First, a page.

Date of Graduation

Fall 2010


Master of Science in Materials Science


Physics, Astronomy and Materials Science

Committee Chair

Saibal Mitra


SnO2, MoO3, metal oxides, pulsed laser deposition, chemiresistor gas sensors

Subject Categories

Materials Science and Engineering


Transitional metal oxides have widespread applications as gas sensors, battery electrodes and so on. In this project, we studied thin films of SnO2 and MoOx deposited on glass substrates with thickness ranging from 140 nm to 200nm using pulsed laser ablation of pure SnO2 and MoO3 targets in oxygen atmospheres. SnO2 films were deposited in oxygen atmospheres of 2 x 10-2 and 4 x 10-3 mbar pressures with the substrate at temperatures of 200oC, 300oC and 400oC, while the MoO3 films were deposited in oxygen atmosphere of 4 x 10-3 mbar pressure with the substrate at temperatures of 200oC, 300oC and 400oC. A KrF laser operating at 248 nm with pulse duration of 10 ns and repetition rate of 10 Hz was used to ablate the target. The on-target laser intensity was maintained ~ 7 J/cm2. The as-deposited SnO2 films were annealed in air at 500oC for four hours, whereas the MoO3 films were annealed in air at 450oC for an hour. Both the as deposited and annealed films were characterized using XRD, SEM, EDX and AFM. While all the SnO2 films consist of pure polycrystalline SnO2 phase, MoO3 films are polycrystalline with different MoOx phases. SEM studies have shown that the SnO2 films consist of tin oxide grains of 1 to 2 micrometers on the smooth tin oxide surfaces while the grain size of MoO3 films varied from sub-micrometer to a few micrometers and changed shape and size after annealing. Optical properties of these tin oxide films have been studied using a home-built UV-visible spectrometer with reference to a bare glass substrate. Initial results indicate the existence of intermediate states within the band gap of SnO2 films deposited at 2 x 10-2 mbar. Gas-sensing devices with gold electrodes, metal oxide thin films had been fabricated and studied using Keithley 2400 source meter.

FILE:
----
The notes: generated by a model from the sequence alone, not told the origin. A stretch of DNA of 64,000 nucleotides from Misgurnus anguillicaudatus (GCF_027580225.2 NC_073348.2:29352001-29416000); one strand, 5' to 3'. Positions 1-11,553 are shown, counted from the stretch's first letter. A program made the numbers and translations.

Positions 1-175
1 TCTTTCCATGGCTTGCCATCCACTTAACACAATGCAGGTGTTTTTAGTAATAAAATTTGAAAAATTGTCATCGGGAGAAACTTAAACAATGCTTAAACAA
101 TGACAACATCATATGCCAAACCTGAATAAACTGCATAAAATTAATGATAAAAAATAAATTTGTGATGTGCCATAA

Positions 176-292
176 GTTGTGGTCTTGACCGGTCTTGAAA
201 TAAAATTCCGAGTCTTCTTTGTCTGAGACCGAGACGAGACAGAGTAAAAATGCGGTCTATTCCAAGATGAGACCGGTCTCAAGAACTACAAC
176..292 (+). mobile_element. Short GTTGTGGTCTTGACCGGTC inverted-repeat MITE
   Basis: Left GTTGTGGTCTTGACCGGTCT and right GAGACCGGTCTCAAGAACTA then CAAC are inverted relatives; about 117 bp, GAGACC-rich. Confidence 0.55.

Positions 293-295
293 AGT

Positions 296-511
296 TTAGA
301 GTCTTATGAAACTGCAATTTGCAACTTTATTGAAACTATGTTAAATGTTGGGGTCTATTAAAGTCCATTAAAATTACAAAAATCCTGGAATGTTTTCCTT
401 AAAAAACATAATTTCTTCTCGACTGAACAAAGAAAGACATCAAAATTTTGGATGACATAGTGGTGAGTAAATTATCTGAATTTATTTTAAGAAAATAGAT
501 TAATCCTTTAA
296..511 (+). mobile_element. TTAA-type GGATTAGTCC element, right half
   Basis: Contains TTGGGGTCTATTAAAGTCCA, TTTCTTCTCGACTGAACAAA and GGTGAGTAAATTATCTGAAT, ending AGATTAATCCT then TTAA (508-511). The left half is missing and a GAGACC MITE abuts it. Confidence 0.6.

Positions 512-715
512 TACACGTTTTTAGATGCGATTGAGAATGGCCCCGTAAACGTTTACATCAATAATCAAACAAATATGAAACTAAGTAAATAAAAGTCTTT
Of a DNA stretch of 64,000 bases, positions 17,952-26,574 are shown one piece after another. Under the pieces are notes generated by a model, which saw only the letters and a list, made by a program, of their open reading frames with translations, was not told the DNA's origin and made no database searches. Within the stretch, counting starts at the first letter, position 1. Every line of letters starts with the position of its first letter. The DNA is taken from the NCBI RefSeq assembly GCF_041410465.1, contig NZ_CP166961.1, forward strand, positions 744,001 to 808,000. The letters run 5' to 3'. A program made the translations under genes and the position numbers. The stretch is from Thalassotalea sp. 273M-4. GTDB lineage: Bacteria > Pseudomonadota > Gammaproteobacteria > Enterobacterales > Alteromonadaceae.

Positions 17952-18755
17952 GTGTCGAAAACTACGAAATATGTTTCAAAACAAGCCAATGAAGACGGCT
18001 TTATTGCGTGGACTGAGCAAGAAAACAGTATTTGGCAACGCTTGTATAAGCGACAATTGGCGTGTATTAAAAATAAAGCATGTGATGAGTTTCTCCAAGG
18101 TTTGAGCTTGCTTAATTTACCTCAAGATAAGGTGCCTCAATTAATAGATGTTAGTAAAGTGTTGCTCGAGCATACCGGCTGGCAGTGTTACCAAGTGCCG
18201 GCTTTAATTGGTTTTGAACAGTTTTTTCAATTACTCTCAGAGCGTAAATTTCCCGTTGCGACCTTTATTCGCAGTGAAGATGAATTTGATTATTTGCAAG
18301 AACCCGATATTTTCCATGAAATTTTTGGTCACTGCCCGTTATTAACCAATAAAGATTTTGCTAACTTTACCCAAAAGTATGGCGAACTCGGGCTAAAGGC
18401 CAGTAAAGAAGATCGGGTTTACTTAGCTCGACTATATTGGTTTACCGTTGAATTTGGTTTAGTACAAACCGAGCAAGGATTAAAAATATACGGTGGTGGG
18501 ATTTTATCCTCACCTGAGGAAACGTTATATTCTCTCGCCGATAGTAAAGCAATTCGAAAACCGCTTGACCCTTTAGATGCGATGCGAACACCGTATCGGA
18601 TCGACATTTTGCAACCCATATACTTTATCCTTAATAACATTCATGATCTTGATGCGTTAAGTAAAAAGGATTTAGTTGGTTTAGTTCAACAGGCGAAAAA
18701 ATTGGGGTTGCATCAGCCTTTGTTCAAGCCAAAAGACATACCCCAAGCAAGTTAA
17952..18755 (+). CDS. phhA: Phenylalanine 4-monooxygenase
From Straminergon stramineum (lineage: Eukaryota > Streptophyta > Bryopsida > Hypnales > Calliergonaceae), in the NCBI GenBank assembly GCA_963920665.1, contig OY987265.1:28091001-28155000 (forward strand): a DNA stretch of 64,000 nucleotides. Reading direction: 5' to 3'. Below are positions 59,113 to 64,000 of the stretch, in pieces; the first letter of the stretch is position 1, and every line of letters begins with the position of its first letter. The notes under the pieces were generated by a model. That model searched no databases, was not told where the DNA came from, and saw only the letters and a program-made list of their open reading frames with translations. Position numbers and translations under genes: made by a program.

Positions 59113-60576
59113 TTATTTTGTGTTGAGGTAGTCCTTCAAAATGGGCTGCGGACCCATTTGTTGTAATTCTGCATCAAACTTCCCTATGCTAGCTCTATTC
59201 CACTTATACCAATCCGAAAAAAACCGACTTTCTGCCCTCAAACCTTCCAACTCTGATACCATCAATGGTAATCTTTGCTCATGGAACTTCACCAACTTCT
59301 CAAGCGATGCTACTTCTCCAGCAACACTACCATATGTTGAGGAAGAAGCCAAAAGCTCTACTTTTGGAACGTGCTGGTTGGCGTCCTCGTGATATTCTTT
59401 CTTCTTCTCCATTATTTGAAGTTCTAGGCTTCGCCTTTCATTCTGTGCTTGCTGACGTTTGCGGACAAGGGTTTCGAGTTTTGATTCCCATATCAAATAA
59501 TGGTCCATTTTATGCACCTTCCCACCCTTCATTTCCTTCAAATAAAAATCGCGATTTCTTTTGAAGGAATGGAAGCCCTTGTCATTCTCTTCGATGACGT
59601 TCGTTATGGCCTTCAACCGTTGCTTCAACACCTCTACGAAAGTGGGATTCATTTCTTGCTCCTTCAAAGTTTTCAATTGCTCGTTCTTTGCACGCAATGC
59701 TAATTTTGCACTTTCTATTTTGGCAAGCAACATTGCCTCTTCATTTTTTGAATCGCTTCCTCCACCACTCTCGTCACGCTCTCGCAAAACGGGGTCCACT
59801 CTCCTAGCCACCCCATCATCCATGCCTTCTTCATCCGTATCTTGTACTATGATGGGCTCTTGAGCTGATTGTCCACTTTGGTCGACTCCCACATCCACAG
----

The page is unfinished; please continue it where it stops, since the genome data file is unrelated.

© Nagaraju Chada

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